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And at the End, You Shall Remain Alone · FiM Minific ·
Organised by RogerDodger
Word limit 400–750
Twilight, By Herself, On A Holiday Afternoon
Time-clone TS11608 uploads your final assignment to your inbox, and for the sixty-third time that morning, you pick up a quill in your horngrip and set it to parchment:

Dear — you glance at the bottom of the uploaded letter — Bytecode Quine,

Thank you so much for your lovely letter. I am always thrilled to hear from my fellow ponies — and while my schedule doesn't usually allow personal responses, your request deserves a reply.

No — you deserve a reply.

You underline that with a flourish, for the same reason you're hornwriting this instead of copying and pasting into an e-mail.

Next to you, TS9177 rolls her neck to stretch a kink out, then stands to arch her back. "Done," she says into her mic, then glances at the number on your collar and gives you a sympathetic look. (The 9000s are covering the brief thank-yous to the Holiday Well-Wishes, comma, Not Otherwise Classified. She probably finished her quota of 500 an hour ago, then picked up some slack from other queues.)

You nod to her as she heads back to Staging for debrief and decommission, then return your focus to the scroll. That said, you write, I hope this explanation of why I am declining your offer of a Hearts and Hooves Day date will help bring some comfort.

You let out a long breath, closing your eyes and feeling your wings fluff out. You can never write that without picturing the way their face will fall as they read. You've stabbed 63 ponies straight in the heart today, and felt each one.

Simply put, you write, I spend the day alone by choice. Part of it is that this isn't my holiday; this is Cadance's time to shine.

With the soft whuff of displaced air, TS11608 teleports Bytecode's gift-box of Scharffen Pferdger chocolates to your desk. You pause to sample a few. They're marvelous.

But more importantly — you continue — there are some ponies who don't find romance necessary for a healthy, fulfilling life. A generation ago, I realized I was among them.

"Another year down," TS2326 says as she walks past you to Staging. You understand her look of relief — she's in your group.

That doesn't mean I'm incapable of feeling love, you write. It doesn't mean that I can't enjoy intimate time with ponies. But it does mean I don't get the same kind of fulfillment from the experience that my friends do, and dating has repeatedly led to me creating hurt feelings over unreciprocated passion, which I'd rather not put you through.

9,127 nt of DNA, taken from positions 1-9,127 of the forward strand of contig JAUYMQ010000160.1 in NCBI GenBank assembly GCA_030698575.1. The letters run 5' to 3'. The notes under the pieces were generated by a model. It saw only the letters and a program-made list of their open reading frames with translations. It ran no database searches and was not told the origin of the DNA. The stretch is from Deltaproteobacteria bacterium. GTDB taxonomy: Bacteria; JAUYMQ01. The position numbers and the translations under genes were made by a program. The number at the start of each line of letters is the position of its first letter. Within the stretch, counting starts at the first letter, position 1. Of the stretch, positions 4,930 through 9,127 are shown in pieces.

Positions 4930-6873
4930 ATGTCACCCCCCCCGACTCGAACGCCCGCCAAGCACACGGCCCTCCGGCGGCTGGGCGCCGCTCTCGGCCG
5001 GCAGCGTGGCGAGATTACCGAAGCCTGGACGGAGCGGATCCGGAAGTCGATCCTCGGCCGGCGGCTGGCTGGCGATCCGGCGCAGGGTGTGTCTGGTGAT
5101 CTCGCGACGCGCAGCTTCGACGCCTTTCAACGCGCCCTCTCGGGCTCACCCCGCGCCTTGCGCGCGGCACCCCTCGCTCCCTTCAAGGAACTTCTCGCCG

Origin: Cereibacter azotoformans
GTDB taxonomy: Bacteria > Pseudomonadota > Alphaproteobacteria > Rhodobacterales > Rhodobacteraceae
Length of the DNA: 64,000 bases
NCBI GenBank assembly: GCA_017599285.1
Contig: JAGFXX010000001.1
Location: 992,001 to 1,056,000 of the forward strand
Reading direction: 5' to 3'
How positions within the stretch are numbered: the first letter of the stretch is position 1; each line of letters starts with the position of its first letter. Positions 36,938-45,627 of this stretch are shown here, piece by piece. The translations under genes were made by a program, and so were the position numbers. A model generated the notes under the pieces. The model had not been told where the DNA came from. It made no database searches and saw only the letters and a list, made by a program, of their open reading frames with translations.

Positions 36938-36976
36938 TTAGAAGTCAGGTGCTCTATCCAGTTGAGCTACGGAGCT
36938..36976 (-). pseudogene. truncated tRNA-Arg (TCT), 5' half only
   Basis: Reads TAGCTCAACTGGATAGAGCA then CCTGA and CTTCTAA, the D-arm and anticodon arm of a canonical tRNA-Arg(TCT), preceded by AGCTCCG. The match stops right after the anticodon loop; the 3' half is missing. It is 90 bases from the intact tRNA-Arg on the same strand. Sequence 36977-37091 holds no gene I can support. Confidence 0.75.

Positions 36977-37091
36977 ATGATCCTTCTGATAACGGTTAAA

If you'd like to learn more — you add hopefully — I've enclosed search codes you can use on the Equinet to learn more about aromanticism and asexuality. That's my path, not yours, but understanding other ponies better makes it easier to be good friends with them.

You take a deep breath, fire up MapTable.exe, and scrutinze Bytecode's letter while you wait. This is where the script ends and the delicate work begins. The work of being a good friend to somepony who wrote an awkward proposition to a princess they've never met.

Your terminal pings. Preliminary compatibility analysis complete, it says atop ranked lists of names: potential local and online friends based on social media analysis, and a third column of gender-preference-appropriate singles imported from GemHeartDB. You focus your vision into the middle distance and page through the matches' profiles, looking-not-looking at the magical resonance, until you're satisfied.

I can tell you try hard to be a good friend, you write, because the chocolates you sent were a generous — and delicious! — touch. And I know you're lonely right now, despite the beauty of your generosity. When you give and give and get nothing in return, it's the worst feeling in the world.

I can't be everyone's best friend, but I do care, Bytecode. That's why I hope you drop a line to some of the ponies in the attached list. They could use a good heart like yours, and I think you'll be pleasantly surprised by how much they bring into your life in return. Please write back next year and let me know how it goes!

All my best,

Twilight

And with that, you're done. You reread the scroll, slide it onto the dragonfire-ready pile, then lean back and allow yourself a smile.

Only one pony alive could tease out the threads of harmony from such thin context. Good thing she scales.
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#1 · 3
· · >>TitaniumDragon
So, that's, uhh... a really weird setting for something that basically boils down to Twilight telling someone "I'm asexual. Let me educate you on the subject". Like, what was the point of this whole sci-fi stuff, aside from boosting the word count?